When you make the big decision to escape a difficult relationship, to minimise the emotional and financial stress on you, seek out separation advice and have a clear plan in place as to what you are going to do. Read on to learn 8 things you need to do before you separate with your ex partner.
1. Know where you are going
If you are in crisis and you have been exposed to family violence, you may not have time to do this. Your safety is always priority. Just get in your car and leave.
However, if you have the time to make a plan, decide where you are going to go. Do your research. What you can afford, what you can’t. Find a place that you can stay at long term (at least until the financial issues are resolved) that fits your budget and needs and that will have room for the children.
If you are in an abusive relationship and you do not have the financial means to leave, there are options for you. Click the link to check out our video for tips and strategies as to what you can do: Leaving a relationship with no Money.
If you do not have any other option, call the police and they will put you in touch with a shelter who can assist you with emergency accommodation.
Make sure you talk to your employer in advance and let them know what is going on. You are entitled to 5 days unpaid family and domestic violence leave each year.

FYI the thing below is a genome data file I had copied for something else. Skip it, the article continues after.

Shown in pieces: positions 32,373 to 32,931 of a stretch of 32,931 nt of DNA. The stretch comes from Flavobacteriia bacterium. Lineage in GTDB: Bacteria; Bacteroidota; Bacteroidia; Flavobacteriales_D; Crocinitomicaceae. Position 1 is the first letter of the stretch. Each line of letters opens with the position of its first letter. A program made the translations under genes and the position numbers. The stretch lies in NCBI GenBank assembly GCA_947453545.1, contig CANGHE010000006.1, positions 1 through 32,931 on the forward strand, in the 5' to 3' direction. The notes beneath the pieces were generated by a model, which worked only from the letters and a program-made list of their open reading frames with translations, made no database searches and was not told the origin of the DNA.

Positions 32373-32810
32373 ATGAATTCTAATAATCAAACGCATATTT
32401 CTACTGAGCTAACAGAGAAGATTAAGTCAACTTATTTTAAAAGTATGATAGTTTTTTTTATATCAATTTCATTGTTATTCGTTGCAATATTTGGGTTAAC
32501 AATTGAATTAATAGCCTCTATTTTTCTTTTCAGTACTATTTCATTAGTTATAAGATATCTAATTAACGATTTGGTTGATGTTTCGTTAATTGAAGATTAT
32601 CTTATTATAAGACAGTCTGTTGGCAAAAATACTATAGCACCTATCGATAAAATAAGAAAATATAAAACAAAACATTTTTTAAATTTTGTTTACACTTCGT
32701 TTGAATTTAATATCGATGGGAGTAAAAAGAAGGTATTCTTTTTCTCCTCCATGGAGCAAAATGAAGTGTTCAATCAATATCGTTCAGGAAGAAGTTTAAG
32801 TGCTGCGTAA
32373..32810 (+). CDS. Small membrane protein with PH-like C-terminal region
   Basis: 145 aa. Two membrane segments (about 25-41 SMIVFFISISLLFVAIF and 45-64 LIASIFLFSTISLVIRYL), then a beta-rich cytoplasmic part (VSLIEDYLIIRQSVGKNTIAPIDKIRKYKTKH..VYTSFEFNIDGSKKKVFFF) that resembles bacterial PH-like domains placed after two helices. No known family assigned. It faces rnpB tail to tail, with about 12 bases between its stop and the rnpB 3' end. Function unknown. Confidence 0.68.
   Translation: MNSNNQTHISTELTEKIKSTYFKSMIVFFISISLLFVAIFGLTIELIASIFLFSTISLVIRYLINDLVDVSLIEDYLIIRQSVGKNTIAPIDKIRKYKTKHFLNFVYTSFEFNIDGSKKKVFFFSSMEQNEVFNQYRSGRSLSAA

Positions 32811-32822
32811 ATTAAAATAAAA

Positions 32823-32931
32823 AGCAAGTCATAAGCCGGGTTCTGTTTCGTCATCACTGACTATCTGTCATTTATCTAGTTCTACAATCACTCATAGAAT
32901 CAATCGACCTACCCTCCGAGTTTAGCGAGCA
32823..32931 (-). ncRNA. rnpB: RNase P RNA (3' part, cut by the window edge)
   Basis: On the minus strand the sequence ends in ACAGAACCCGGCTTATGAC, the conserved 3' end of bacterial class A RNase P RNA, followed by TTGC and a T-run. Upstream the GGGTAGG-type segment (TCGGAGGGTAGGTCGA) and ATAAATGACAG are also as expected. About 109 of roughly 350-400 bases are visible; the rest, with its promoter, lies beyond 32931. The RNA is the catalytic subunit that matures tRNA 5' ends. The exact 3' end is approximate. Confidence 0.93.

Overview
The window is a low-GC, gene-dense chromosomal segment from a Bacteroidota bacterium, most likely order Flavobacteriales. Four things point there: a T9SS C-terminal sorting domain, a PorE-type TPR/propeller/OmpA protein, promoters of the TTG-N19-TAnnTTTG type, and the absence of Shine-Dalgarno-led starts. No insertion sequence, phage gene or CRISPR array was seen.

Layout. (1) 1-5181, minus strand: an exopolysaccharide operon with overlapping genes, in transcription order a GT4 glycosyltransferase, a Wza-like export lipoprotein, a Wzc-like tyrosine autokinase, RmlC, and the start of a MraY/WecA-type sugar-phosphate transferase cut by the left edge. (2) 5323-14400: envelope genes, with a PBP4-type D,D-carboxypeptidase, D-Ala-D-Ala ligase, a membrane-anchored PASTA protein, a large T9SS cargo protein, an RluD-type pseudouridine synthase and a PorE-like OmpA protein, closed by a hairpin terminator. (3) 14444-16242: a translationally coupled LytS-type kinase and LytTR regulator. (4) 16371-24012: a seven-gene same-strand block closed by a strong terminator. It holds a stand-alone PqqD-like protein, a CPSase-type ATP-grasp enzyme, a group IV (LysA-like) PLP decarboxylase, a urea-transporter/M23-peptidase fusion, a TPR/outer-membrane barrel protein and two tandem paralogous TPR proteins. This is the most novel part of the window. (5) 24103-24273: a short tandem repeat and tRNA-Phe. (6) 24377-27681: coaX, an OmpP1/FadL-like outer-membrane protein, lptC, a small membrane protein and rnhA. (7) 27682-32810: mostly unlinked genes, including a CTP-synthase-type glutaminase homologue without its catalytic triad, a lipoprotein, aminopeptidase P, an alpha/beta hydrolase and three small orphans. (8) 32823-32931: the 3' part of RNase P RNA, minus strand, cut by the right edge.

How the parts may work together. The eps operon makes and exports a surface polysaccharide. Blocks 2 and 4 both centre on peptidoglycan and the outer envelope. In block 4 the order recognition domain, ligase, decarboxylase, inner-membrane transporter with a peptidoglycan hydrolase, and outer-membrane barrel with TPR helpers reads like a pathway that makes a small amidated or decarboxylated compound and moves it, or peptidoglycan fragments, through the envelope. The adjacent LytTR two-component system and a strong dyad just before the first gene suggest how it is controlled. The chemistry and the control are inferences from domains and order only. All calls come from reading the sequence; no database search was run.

2. If you are concerned about your safety – get a safety plan in place
If you are worried about your safety after your separate, getting a safety plan should be your priority.
Speak to your local police or a domestic violence counsellor service and your family lawyer about the safety plan.
Things to consider about your safety plan are:
- Where can I go that is safe from my ex partner?
- How can I ensure that my ex-partner cannot find me?
- How can I stop my ex partner from contacting me/stalking me after we separate?
It is very important that you apply for a protection order (DVO) immediately after you separate in order to protect your safety and your children’s safety. Speak to your family lawyer about the process of doing this or click the link for more information on filing an application for a DVO:
- Do’s and Don’ts when applying for a DVO to succeed;
- Common mistakes made in an application for a DVO;
- What you need to know about DVO’s.
3. Take a copy of your marriage certificate, the children’s birth certificates and all financial documents
You will need your marriage certificate when you apply for divorce and you will need the children’s birth certificates when arranging your own health insurance for them.
It is also important to take copies of financial documents.
Financial documents are documents relating to the assets, liabilities and financial resources in your name and your former partner’s name. They include, for example, bank account statements (including personal accounts and mortgage statements), pay slips, tax returns, superannuation statements, share statements, credit card statements and the like.
One problem we often encounter when a client comes to see us is that they were kept in the dark about the finances and they do not have any financial documents so they do not understand their financial situation.